• 1
    So basically this is safe as long as someone doesnt decompile your APK – Green_qaue Mar 18 '17 at 12:50
  • IMHO this isn't worth the effort to implement, because the minute someone decompiles your apk, all this goes out the window – 11m0 Oct 20 '19 at 17:28

Facing the same problem than you ! Authenticate Android End point without Google User Account is just impossible !

So here is my way to resolv this problem, without any user interaction (Maybe not the right but that works, and you've got strong authentication (SHA1 + Google Account)):


Get and Build Valid Credential

  //Get all accounts from my Android Phone
         String validGoogleAccount = null;
         Pattern emailPattern = Patterns.EMAIL_ADDRESS; // API level 8+
         Account[] accounts = AccountManager.get(context).getAccounts();
         for (Account account : accounts) {
             if (emailPattern.matcher(account.name).matches()) {
                 //Just store mail if countain gmail.com
                 if (account.name.toString().contains("gmail.com")&&account.type.toString().contains("com.google")){


        //Build Credential with valid google account
        GoogleAccountCredential credential = GoogleAccountCredential.usingAudience(this,"server:client_id:301991144702-5qkqclsogd0b4fnkhrja7hppshrvp4kh.apps.googleusercontent.com");

Use this credential for secure calls

Campagneendpoint.Builder endpointBuilder = new Campagneendpoint.Builder(AndroidHttp.newCompatibleTransport(), new JacksonFactory(), credential);


        audiences = {CONSTANTES.ANDROID_AUDIENCE},      
        name = "campagneendpoint",
        version = "v1"

Method code:

public Collection<Campagne> getCampagnes(@Named("NumPortable")String NumPortable, User user) throws  UnauthorizedException {
        if (user == null) throw new UnauthorizedException("User is Not Valid");

      return CampagneCRUD.getInstance().findCampagne(NumPortable);

For the moment, it only works on Android (I don't know how we gonna do on IOS..)..

Hope It will help you !

  • How about if I am not using google Email i.e "@gmail.com" ?Will that work too? – Amit Pal Nov 29 '14 at 10:28
  • No sorry, credentials are available only with Google Account.. So if you use other email, it doesnt works. I have to find an other ways with IOS for example! – Phil Nov 29 '14 at 12:19

Google provides ways to do this for Android, web and iOS The steps involves:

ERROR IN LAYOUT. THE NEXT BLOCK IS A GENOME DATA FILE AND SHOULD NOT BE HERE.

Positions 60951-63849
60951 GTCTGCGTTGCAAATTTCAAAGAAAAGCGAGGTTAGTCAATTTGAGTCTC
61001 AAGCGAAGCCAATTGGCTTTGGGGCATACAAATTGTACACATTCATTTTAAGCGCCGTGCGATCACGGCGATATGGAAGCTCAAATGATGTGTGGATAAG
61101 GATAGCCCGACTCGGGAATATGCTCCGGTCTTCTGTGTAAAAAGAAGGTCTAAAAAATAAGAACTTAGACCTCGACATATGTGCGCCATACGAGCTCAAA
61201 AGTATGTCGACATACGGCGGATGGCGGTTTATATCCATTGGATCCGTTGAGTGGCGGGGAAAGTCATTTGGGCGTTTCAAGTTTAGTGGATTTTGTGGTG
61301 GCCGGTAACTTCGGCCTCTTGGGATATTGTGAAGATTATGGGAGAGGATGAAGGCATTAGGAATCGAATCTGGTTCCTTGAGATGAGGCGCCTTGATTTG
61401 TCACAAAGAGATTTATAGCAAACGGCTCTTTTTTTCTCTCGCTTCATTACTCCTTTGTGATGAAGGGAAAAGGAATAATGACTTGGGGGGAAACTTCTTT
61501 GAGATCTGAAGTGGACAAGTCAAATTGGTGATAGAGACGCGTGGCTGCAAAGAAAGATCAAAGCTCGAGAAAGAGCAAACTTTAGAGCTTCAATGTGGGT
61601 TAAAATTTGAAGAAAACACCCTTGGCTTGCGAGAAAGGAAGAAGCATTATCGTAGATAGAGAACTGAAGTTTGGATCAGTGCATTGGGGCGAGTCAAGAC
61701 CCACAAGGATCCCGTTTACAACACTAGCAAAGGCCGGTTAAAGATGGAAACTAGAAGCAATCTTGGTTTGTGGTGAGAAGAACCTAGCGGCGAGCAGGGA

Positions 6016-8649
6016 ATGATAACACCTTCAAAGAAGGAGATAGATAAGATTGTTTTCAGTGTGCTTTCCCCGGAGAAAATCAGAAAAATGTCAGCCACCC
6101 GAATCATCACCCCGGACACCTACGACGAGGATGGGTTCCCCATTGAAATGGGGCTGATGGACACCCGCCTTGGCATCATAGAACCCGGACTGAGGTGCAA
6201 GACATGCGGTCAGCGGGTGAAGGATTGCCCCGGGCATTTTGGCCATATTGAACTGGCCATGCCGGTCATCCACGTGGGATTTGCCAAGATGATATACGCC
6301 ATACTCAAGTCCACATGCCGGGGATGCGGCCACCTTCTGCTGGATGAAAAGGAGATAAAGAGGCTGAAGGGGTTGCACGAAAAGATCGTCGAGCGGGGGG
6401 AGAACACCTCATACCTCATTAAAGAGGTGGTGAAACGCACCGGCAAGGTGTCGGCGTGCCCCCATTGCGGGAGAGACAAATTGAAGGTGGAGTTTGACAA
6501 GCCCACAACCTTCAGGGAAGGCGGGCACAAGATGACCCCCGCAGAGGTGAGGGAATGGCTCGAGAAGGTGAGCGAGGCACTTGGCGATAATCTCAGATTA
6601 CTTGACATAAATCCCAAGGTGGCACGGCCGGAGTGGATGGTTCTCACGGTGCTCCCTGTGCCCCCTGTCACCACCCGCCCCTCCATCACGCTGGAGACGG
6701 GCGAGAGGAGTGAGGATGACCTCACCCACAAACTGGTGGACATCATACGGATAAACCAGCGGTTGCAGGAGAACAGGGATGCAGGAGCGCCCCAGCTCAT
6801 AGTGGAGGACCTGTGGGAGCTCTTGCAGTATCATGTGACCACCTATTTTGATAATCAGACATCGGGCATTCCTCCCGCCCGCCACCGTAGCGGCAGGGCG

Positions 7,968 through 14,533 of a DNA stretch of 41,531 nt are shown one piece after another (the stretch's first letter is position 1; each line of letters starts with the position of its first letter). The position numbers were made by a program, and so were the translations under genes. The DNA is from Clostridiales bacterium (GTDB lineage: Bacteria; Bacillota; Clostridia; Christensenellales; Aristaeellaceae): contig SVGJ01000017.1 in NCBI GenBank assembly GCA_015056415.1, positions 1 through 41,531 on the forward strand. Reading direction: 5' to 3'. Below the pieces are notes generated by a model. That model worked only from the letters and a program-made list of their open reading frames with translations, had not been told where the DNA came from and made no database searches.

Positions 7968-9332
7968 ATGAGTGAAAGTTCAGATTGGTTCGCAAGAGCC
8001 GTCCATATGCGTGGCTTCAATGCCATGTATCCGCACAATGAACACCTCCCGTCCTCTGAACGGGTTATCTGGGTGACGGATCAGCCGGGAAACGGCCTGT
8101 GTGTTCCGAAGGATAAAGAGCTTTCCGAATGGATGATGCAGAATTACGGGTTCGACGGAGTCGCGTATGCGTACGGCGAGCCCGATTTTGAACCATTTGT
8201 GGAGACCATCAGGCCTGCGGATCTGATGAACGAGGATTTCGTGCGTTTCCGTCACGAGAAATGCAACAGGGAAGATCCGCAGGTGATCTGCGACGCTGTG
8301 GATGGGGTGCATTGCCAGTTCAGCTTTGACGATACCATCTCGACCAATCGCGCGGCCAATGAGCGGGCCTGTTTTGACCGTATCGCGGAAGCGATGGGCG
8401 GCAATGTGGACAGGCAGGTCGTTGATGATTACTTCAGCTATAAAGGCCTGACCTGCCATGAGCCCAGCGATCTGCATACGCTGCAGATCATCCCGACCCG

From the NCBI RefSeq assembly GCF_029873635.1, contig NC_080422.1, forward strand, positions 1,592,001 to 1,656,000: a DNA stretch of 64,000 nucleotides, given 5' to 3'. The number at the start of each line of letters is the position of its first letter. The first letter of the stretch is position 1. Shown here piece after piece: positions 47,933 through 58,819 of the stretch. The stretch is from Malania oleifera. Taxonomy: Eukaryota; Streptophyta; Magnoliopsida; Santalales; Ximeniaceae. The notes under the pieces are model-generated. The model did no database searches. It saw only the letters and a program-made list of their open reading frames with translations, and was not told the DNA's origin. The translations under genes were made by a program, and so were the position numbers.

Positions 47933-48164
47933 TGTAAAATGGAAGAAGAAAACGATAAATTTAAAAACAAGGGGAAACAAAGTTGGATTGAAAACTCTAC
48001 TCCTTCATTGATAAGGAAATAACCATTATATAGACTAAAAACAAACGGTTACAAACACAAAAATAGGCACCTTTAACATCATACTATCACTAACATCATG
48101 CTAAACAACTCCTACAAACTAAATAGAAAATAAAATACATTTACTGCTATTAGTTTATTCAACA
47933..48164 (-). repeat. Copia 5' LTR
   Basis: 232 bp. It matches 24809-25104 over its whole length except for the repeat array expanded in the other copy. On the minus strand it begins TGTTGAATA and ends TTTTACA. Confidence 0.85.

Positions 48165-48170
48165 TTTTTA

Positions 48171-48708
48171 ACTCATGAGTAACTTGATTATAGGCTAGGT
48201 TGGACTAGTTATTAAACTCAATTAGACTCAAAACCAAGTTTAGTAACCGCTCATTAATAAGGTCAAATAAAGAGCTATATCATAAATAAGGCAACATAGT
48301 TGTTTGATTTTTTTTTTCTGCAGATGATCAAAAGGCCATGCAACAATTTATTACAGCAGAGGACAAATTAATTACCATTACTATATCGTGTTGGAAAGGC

1. Specifying a client Id for apps you want to allow to make requests to your API
  2. Adding a User parameter to all exposed methods to be protected by authorization.
  3. Generating the client library again for any Android clients
  4. Redeploying your backend API.
  5. Updating the regenerated jar file to your Android project for your Android client.

These steps are laid out in clear detail on Google's Using Auth with Endpoints and also on this blog

  • yes, but is there anyway to lock down the api so that you do not have to require your android user to have a google account to use the app? – Micro Aug 16 '15 at 18:31
  • Then how does Snapchat do it? Snapchat uses google app engine and I presume cloud endpoints? – Micro Aug 16 '15 at 19:11
  • That app was built by professionals who find their way around almost anything.So, anything I tell you would be mere speculation. – Ojonugwa Jude Ochalifu Aug 16 '15 at 20:28

Facing the same problem, here are the result of my research :

  • Added Android cliend id with SHA1 fingerprint in Google console
  • Use of it in the API annotation


  • If i dont add user parameter to methods : the check about android app client id does not work

  • If I add the USER parameter but do not ask the user to choose its google account to create the credential ... also it does not work ...

Conclusion : It seems to be mandatory to connect a user account for the check about the app client id to be executed ... I really do not understand why because no link exist between the 2 processes

  • Does this solve the problem? Because your conclusion is a bit inconclusive on these terms – Aleksander Lidtke Jul 7 '14 at 20:27
  • Same problem than you ! – Phil Nov 27 '14 at 10:21
  • Were you ever able to figure this out? It was my impression that you don't need a user account as well, but I cannot figure out how not to have one... >< – ashughes Mar 15 '16 at 23:45

Access this site

Choose your project, go to credentials section

Create a new api key

Create a new android key

Click on "Edit allowed android applications" and enter your SHA1 key; your android package name

Let me know if this solves the issues.

  • What do you have to specify in the Android application though? Nothing? Is setting the Package name the way you said all you need to do? Where does the SHA1 key come from? – Micro Aug 9 '15 at 21:54